The field of cancer immunotherapy broke new ground last week when the U.S. Food and Drug Administration (FDA) announced the approval of the PD-1 inhibitor nivolumab (Opdivo) for treating patients with metastatic, squamous non-small cell lung cancer (NSCLC) that has progressed during or after treatment with platinum-based chemotherapy.
Nivolumab is the first cancer immunotherapeutic to be approved for the treatment of any type of lung cancer; most prior FDA approvals of cancer immunotherapeutics were for treating patients with melanoma or various hematologic malignancies. With squamous NSCLC accounting for approximately 25 to 30 percent of all the 221,200 lung cancer cases estimated to be diagnosed in the United States in 2015, this approval significantly increases the number of cancer patients who may potentially benefit from cancer immunotherapy.
The approval of nivolumab for use in the treatment of certain patients with NSCLC comes little more than two months after it was approved for treating patients with metastatic or unresectable melanoma who are no longer responding to other drugs and more than three months ahead of schedule. It bears out a prediction made by Drew Pardoll, MD, PhD, professor of oncology, medicine, and pathology and co-director of the Cancer Immunology and Hematopoiesis Program at Johns Hopkins University in a post on this blog in January that, “This year will be the year in which anti-PD-1/PD-L1 immunotherapies—the immune checkpoint inhibitors—will be approved for a broad number of cancer types within one year of its first approval for melanoma.”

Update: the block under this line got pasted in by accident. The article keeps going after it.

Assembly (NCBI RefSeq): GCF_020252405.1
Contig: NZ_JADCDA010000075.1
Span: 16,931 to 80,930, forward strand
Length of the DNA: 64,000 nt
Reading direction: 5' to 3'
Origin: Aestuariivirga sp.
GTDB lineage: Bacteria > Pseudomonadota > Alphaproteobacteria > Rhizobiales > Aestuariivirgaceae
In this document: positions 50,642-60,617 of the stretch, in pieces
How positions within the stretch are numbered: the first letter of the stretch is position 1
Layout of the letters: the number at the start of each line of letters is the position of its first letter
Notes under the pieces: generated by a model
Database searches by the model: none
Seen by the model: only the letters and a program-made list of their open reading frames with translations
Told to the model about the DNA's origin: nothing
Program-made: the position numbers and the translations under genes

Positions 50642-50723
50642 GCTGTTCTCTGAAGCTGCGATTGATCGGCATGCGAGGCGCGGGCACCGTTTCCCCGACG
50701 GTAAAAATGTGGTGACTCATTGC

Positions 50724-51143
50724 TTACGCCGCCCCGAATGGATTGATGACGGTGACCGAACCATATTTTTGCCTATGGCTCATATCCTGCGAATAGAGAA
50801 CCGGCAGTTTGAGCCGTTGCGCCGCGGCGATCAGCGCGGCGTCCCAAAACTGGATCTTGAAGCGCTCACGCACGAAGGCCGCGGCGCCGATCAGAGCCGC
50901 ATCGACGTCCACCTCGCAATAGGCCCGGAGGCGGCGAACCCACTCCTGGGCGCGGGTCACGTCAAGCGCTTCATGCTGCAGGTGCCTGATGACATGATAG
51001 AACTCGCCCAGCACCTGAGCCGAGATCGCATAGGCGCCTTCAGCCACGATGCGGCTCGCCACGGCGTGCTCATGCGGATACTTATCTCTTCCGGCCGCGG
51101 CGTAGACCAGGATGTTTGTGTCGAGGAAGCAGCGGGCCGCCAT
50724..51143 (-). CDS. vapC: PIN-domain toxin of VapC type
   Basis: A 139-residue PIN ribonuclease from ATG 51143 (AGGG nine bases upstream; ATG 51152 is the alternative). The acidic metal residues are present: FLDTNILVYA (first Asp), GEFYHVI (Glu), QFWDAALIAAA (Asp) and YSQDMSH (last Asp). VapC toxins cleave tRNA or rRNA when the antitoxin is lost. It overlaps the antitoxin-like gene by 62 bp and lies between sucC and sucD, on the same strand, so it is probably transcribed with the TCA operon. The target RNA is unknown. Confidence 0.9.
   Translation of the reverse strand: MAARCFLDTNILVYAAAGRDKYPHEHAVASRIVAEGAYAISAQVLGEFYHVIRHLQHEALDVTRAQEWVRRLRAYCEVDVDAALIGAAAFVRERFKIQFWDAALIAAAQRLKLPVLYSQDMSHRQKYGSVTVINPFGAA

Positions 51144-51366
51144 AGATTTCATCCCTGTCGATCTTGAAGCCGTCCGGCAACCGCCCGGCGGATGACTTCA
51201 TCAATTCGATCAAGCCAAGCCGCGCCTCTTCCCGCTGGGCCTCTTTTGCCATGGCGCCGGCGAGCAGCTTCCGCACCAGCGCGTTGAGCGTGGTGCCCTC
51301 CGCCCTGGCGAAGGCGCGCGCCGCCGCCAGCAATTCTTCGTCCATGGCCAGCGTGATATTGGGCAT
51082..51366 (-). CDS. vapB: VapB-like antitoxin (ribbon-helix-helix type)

According to the FDA, the nivolumab approval for NSCLC was based on results from a randomized phase III clinical trial called CheckMate 017, which showed that patients who received nivolumab lived 3.2 months longer than those who received docetaxel. These data have not yet been presented at a scientific conference or published in a peer-reviewed journal, but the FDA noted that results from the phase II CheckMate 063 clinical trial, which I discussed previously on this blog after they were presented last fall at the 2014 Chicago Multidisciplinary Symposium on Thoracic Oncology, provided additional evidence to support the safety and efficacy of nivolumab as a treatment for squamous NSCLC.
Last fall, the FDA granted a second PD-1 inhibitor, pembrolizumab (Keytruda), breakthrough therapy designation for the treatment of certain patients with NSCLC. Since this designation is intended to expedite regulatory assessment of new agents and it is only granted to those agents that show substantial improvement over available treatments in early clinical trials, it is likely that we will hear more about this class of cancer immunotherapeutics as a treatment for NSCLC in the near future.
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